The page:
- Where the center of each cluster is
It is easy to generate these predictions now that our model has been trained.
First, let's predict which cluster each data point belongs to. To do this, access the
labels_ attribute from our
model object using the dot operator, like this:
This generates a NumPy array with predictions for each data point that looks like this:
array([3, 2, 7, 0, 5, 1, 7, 7, 6, 1, 2, 4, 6, 7, 6, 4, 4, 3, 3, 6, 0, 0, 6, 4, 5, 6, 0, 2, 6, 5, 4, 3, 4, 2, 6, 6, 6, 5, 6, 2, 1, 1, 3, 4, 3, 5, 7, 1, 7, 5, 3, 6, 0, 3, 5, 5, 7, 1, 3, 1, 5, 7, 7, 0, 5, 7, 3, 4, 0, 5, 6, 5, 1, 4, 6, 4, 5, 6, 7, 2, 2, 0, 4, 1, 1, 1, 6, 3, 3, 7, 3, 6, 7, 7, 0, 3, 4, 3, 4, 0, 3, 5, 0, 3, 6, 4, 3, 3, 4, 6, 1, 3, 0, 5, 4, 2, 7, 0, 2, 6, 4, 2, 1, 4, 7, 0, 3, 2, 6, 7, 5, 7, 5, 4, 1, 7, 2, 4, 7, 7, 4, 6, 6, 3, 7, 6, 4, 5, 5, 5, 7, 0, 1, 1, 0, 0, 2, 5, 0, 3, 2, 5, 1, 5, 6, 5, 1, 3, 5, 1, 2, 0, 4, 5, 6, 3, 4, 4, 5, 6, 4, 4, 2, 1, 7, 4, 6, 6, 0, 6, 3, 5, 0, 5, 2, 4, 6, 0, 1, 0], dtype=int32)
To see where the center of each cluster lies, access the
cluster_centers_ attribute using the dot operator like this:
This generates a two-dimensional NumPy array that contains the coordinates of each clusters center. It will look like this:
array([[ -8.06473328, -0.42044783], [ 0.15944397, -9.4873621 ], [ 1.49194628, 0.21216413], [-10.97238157, -2.49017206], [ 3.54673215, -9.7433692 ], [ -3.41262049, 7.80784834], [ 2.53980034, -2.96376999], [ -0.4195847 , 6.92561289]])
We'll assess the accuracy of these predictions in the next section.
The last thing we'll do in this tutorial is visualize the accuracy of our model. You can use the following code to do this:
f, (ax1, ax2) = plt.subplots(1, 2, sharey=True,figsize=(10,6)) ax1.set_title('Our Model') ax1.scatter(raw_data[:,0], raw_data[:,1],c=model.labels_) ax2.set_title('Original Data') ax2.scatter(raw_data[:,0], raw_data[:,1],c=raw_data)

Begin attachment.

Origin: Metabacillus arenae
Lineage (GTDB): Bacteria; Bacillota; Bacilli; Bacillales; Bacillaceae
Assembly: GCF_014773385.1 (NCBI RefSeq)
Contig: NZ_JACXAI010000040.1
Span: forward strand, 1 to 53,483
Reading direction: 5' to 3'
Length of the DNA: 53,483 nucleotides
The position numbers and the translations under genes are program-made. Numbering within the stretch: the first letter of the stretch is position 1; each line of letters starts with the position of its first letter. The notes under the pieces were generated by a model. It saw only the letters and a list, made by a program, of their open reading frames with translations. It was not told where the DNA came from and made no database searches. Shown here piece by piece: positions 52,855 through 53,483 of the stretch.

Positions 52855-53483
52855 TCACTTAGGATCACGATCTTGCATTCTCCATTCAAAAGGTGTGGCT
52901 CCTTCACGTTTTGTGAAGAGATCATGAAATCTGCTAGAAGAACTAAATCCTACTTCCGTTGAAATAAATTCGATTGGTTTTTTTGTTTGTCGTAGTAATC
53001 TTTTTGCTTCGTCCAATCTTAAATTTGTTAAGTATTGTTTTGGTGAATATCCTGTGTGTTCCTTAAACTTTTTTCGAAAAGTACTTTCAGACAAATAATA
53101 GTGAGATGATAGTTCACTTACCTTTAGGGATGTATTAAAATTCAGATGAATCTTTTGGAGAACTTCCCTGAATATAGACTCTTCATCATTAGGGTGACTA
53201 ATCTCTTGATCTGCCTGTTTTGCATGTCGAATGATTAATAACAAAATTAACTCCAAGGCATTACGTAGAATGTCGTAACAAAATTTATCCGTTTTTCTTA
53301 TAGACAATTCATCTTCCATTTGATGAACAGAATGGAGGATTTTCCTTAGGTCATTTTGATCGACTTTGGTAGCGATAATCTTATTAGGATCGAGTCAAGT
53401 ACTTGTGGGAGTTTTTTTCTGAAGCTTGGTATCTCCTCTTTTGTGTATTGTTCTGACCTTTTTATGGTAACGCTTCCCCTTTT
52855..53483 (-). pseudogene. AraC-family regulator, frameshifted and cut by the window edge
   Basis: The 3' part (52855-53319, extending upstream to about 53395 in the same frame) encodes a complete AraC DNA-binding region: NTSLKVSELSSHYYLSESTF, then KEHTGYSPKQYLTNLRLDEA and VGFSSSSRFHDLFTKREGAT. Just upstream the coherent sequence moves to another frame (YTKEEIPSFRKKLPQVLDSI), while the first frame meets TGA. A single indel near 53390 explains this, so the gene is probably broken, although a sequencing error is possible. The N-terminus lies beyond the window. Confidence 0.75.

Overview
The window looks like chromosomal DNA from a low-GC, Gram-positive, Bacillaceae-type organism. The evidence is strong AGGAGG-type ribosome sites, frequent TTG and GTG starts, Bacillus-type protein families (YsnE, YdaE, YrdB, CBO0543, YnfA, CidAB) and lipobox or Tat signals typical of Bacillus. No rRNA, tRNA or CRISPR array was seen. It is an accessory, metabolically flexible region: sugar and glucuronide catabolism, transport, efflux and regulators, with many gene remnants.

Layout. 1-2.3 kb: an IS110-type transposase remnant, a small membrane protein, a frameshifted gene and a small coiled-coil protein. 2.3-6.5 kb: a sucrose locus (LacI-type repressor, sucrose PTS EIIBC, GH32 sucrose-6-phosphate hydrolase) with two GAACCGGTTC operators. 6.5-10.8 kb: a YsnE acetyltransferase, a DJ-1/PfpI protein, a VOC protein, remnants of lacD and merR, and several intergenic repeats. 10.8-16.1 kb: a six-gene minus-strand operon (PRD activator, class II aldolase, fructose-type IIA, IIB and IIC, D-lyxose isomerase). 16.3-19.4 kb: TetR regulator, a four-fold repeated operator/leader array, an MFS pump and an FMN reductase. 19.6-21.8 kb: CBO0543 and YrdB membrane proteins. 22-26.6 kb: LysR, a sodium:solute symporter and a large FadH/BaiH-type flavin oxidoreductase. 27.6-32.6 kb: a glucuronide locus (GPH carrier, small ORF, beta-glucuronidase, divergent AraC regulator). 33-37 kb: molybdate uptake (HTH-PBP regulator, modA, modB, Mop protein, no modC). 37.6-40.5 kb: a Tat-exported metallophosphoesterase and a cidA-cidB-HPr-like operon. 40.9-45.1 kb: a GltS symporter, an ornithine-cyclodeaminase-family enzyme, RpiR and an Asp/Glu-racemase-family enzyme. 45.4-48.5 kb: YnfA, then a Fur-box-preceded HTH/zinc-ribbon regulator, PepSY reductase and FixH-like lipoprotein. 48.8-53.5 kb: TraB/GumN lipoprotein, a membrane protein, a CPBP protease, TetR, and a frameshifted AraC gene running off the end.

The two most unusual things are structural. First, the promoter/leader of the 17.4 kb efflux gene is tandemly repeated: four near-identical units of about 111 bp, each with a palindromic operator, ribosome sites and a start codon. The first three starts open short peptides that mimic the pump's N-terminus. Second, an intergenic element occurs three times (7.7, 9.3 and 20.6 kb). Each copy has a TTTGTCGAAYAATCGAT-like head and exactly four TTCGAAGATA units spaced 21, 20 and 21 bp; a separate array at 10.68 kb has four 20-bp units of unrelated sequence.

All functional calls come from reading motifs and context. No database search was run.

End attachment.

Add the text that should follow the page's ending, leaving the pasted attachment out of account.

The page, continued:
This generates two different plots side-by-side where one plot shows the clusters according to the real data set and the other plot shows the clusters according to our model. Here is what the output looks like:
Although the coloring between the two plots is different, you can see that our model did a fairly good job of predicting the clusters within our data set. You can also see that the model was not perfect - if you look at the data points along a cluster's edge, you can see that it occasionally misclassified an observation from our data set.
There's one last thing that needs to be mentioned about measuring our model's prediction. In this example ,we knew which cluster each observation belonged to because we actually generated this data set ourselves.
This is highly unusual. K means clustering is more often applied when the clusters aren't known in advance. Instead, machine learning practitioners use K means clustering to find patterns that they don't already know within a data set.
You can view the full code for this tutorial in this GitHub repository. It is also pasted below for your reference:
#Create artificial data set from sklearn.datasets import make_blobs raw_data = make_blobs(n_samples = 200, n_features = 2, centers = 4, cluster_std = 1.8) #Data imports import pandas as pd import numpy as np #Visualization imports import seaborn import matplotlib.pyplot as plt %matplotlib inline #Visualize the data plt.scatter(raw_data[:,0], raw_data[:,1]) plt.scatter(raw_data[:,0], raw_data[:,1], c=raw_data) #Build and train the model from sklearn.cluster import KMeans model = KMeans(n_clusters=4) model.fit(raw_data) #See the predictions model.labels_ model.cluster_centers_ #PLot the predictions against the original data set f, (ax1, ax2) = plt.subplots(1, 2, sharey=True,figsize=(10,6)) ax1.set_title('Our Model') ax1.scatter(raw_data[:,0], raw_data[:,1],c=model.labels_) ax2.set_title('Original Data') ax2.scatter(raw_data[:,0], raw_data[:,1],c=raw_data)
In this tutorial, you built your first K means clustering algorithm in Python.
Here is a brief summary of what you learned:
- How to create artificial data in
- How to build and train a K means clustering model
- That unsupervised machine learning techniques do not require you to split your data into training data and test data
- How to build and train a K means clustering model using
- How to visualizes the performance of a K means clustering algorithm when you know the clusters in advance